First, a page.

Throughout China's long, male-dominated history, women have been shadowy figures, using their influence behind the scenes. Just twice has a woman assumed leadership of the country. Wu Zetian was the first, but it took 1,200 years for the next one to take centre stage.
Her surname was Yehenara, daughter of a Manchu official, who in 1851, at the age of 16, became the emperor's concubine. She quickly became a favourite and, after giving birth to Emperor Xianfeng's only son, was made Noble Consort Yi, second only to the empress. Unusually, she could read and write Chinese and became educated in state affairs.
In 1860, just before his death, the emperor appointed eight ministers to act as regents to his five-year-old son. But the newly named Empress Dowager Cixi quickly ousted them on fabricated charges of incompetence. She then issued imperial edicts "from behind the curtains" that she and Dowager Empress Cian would rule China jointly until her son, Tongzhi, was of age. She began overhauling the country's corrupt bureaucracy, replacing incompetent Manchu officials with Han Chinese officers and, under a new Han general, defeated the Taiping army in 1864.
Cixi knew that China's long isolation had made it backward and vulnerable. She decreed that Western technology should be imported, opening a foreign university in Beijing, sending boys to study overseas and supporting industrial programmes in the south. But, wary of threats to imperial power, she then made some famously short-sighted decisions, rejecting new British warships when they arrived manned with British sailors, attempting to ban railways because they would "disturb the emperors' tombs", and banning overseas study once returning scholars began sharing new, liberal ideas.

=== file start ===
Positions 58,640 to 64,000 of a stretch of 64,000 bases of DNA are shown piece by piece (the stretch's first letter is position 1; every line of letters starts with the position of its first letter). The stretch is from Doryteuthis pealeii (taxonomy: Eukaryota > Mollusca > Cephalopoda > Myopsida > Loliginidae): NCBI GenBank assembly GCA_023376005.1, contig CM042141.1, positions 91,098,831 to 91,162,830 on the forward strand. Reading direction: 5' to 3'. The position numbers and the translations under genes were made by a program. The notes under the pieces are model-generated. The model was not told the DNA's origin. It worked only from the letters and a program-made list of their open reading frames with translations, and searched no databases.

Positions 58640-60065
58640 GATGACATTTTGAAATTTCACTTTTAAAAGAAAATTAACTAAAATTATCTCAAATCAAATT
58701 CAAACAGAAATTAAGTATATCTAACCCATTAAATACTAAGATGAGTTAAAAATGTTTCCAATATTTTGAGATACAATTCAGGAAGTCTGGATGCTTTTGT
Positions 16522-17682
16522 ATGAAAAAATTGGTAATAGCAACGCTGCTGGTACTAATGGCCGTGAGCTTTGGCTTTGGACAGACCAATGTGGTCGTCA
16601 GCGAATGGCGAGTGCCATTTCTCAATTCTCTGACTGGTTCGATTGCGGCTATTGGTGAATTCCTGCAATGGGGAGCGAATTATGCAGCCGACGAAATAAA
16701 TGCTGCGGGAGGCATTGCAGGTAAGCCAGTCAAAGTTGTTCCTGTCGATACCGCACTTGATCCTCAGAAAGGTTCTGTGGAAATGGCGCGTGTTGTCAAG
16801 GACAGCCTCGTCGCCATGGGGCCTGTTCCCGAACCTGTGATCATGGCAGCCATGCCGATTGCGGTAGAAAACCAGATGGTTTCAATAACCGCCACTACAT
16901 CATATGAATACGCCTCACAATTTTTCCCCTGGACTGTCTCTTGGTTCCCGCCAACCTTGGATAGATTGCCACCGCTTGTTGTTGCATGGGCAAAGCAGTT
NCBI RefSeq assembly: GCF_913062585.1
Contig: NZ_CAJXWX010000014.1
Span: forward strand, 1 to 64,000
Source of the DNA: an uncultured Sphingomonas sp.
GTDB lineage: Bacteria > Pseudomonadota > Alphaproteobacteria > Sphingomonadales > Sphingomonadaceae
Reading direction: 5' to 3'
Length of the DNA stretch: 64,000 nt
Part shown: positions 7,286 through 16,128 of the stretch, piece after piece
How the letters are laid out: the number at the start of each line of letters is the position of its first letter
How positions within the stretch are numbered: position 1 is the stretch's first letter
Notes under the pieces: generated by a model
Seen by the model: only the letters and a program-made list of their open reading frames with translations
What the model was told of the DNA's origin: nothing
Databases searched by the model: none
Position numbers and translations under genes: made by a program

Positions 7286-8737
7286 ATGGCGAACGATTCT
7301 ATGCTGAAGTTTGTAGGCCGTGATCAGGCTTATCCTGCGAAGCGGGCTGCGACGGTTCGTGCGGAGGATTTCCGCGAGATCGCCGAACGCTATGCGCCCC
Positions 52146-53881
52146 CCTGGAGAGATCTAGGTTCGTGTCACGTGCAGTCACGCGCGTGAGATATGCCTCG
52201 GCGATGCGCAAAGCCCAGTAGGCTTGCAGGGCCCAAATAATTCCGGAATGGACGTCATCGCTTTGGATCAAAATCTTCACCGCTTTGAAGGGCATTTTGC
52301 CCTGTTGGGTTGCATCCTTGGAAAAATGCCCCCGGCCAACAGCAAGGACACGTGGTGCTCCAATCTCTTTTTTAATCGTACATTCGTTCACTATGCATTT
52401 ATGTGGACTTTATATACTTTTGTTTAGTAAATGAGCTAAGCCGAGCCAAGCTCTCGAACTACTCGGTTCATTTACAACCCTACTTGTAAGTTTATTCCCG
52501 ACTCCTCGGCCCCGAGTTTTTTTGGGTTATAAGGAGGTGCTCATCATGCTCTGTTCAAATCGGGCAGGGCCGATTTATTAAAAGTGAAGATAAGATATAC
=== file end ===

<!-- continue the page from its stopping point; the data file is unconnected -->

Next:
In 1873, Tongzhi assumed the throne, but he was a poor ruler and died within two years. His pregnant wife quickly followed him, some say at Cixi's hand, and by 1875, Cixi was back at the helm, appointing her four-year-old nephew as the new emperor, named Guangxu. But even after she officially retired when Guangxu came of age, it was Cixi's advice that was still sought and acted upon by court officials. When Guangxu tried to introduce reforms in 1898, she engineered his disgrace and internal exile, and took control again.
Two years later, during the Boxer Uprising, Cixi declared war on the European powers. After the Chinese lost several battles, she signed a treaty in 1902 that paid them large war compensations and kept an international military force in Beijing.
Only then did she implement the radical reforms that her nephew had proposed, including even a constitution and representative government. But it was all too little, too late. They could not prevent the 1911 Revolution, which ended imperial rule with the founding of the Republic of China on January 1, 1912.
Cixi died in November 1908, one day after Guangxu died of arsenic poisoning, possibly on her instructions. That same day, she appointed Puyi, a distant descendant of her dead husband, as the new Qing emperor even though he was only two years old. She was buried in splendour in the Eastern Qing Tombs.
Like Wu Zetian, Cixi has long been vilified as a ruthless dictator. Others praised her charm, courage and intelligence. Either way, she looms large in history.
Sarah Brennan is the author of the best-selling Chinese Calendar Talesand Dirty Story series. Check out www.sarah-brennan.com